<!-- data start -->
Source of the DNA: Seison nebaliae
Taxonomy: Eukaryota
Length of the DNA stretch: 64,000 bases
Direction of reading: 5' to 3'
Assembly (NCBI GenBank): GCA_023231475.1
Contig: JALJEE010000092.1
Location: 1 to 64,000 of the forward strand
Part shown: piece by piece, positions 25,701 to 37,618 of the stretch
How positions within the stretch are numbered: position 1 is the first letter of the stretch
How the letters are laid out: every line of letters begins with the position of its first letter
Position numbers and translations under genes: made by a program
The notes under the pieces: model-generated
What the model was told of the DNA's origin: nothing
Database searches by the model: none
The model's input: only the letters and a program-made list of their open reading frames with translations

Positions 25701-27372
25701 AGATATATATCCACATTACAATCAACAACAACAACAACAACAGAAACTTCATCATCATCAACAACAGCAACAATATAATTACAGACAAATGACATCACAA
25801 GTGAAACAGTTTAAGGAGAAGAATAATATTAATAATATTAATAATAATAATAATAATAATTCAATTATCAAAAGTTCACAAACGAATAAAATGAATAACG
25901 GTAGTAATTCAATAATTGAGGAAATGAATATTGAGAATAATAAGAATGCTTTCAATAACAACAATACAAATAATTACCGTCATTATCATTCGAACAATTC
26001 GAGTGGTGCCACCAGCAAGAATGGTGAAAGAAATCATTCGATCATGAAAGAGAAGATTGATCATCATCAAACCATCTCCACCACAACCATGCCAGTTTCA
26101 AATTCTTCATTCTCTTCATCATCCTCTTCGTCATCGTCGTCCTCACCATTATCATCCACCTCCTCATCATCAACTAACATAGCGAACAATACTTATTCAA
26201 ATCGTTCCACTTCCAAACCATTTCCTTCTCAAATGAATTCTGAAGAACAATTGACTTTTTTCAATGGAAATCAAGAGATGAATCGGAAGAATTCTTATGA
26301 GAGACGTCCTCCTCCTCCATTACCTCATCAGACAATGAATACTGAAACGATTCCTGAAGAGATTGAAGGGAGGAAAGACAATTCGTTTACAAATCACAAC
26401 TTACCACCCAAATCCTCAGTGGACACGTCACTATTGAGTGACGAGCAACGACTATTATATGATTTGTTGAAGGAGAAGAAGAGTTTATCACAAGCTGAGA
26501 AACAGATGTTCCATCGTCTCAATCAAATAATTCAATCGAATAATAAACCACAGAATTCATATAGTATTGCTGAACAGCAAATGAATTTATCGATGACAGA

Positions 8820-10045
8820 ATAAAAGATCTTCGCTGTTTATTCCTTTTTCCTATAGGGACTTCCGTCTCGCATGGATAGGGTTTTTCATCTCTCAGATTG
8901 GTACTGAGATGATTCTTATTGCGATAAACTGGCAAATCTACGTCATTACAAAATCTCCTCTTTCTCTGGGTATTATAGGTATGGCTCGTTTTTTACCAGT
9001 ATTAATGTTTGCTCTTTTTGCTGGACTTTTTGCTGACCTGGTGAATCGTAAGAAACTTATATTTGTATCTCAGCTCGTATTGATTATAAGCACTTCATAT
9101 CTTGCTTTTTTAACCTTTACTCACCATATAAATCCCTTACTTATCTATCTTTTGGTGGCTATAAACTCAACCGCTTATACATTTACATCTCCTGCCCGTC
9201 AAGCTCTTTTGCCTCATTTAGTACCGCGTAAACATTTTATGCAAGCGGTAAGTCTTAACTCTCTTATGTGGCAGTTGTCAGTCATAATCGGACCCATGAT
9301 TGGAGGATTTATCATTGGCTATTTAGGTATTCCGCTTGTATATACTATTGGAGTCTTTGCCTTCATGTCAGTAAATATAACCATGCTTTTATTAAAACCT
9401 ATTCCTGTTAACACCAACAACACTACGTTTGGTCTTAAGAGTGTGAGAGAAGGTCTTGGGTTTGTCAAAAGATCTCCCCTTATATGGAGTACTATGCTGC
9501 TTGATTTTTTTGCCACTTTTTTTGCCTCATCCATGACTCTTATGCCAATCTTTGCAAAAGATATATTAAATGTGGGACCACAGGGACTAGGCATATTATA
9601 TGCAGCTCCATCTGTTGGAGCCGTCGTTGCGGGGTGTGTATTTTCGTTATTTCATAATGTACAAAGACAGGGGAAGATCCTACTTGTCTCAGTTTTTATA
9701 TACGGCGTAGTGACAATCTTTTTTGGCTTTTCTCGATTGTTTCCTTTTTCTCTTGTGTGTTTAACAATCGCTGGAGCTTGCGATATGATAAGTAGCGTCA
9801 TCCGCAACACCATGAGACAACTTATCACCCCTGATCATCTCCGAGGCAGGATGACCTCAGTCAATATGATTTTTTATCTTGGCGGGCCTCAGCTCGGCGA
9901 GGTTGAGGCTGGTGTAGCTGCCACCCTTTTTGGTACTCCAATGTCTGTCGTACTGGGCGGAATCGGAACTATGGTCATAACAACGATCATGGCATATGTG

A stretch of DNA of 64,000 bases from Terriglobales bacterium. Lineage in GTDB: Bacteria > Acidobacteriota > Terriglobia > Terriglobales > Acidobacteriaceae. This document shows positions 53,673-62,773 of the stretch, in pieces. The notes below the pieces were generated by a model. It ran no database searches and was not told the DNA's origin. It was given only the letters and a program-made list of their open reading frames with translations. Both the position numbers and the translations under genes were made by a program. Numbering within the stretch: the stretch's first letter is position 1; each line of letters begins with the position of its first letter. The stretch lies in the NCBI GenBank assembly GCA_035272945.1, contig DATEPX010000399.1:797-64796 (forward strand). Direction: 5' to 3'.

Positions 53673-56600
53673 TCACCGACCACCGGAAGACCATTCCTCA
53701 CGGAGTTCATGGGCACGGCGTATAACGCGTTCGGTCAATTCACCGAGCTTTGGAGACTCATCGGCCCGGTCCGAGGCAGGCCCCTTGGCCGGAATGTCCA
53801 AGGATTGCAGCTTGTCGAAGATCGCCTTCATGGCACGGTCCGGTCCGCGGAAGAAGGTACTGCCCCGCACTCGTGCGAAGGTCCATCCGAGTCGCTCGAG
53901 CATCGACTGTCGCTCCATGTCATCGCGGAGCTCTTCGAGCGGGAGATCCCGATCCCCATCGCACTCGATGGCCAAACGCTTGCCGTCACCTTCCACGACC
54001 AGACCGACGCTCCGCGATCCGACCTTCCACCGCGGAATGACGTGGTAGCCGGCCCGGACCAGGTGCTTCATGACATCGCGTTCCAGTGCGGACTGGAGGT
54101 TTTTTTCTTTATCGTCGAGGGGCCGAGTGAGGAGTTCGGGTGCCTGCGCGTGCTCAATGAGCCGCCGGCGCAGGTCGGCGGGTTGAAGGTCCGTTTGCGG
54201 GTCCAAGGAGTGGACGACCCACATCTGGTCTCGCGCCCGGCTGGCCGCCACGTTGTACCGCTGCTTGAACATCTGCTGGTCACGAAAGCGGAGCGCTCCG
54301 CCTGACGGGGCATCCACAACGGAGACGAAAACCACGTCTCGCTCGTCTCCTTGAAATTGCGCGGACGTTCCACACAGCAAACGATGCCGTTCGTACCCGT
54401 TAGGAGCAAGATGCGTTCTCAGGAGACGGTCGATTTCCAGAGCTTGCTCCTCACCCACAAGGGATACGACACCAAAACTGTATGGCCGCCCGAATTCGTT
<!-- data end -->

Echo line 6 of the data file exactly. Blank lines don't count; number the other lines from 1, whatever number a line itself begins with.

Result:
Contig: JALJEE010000092.1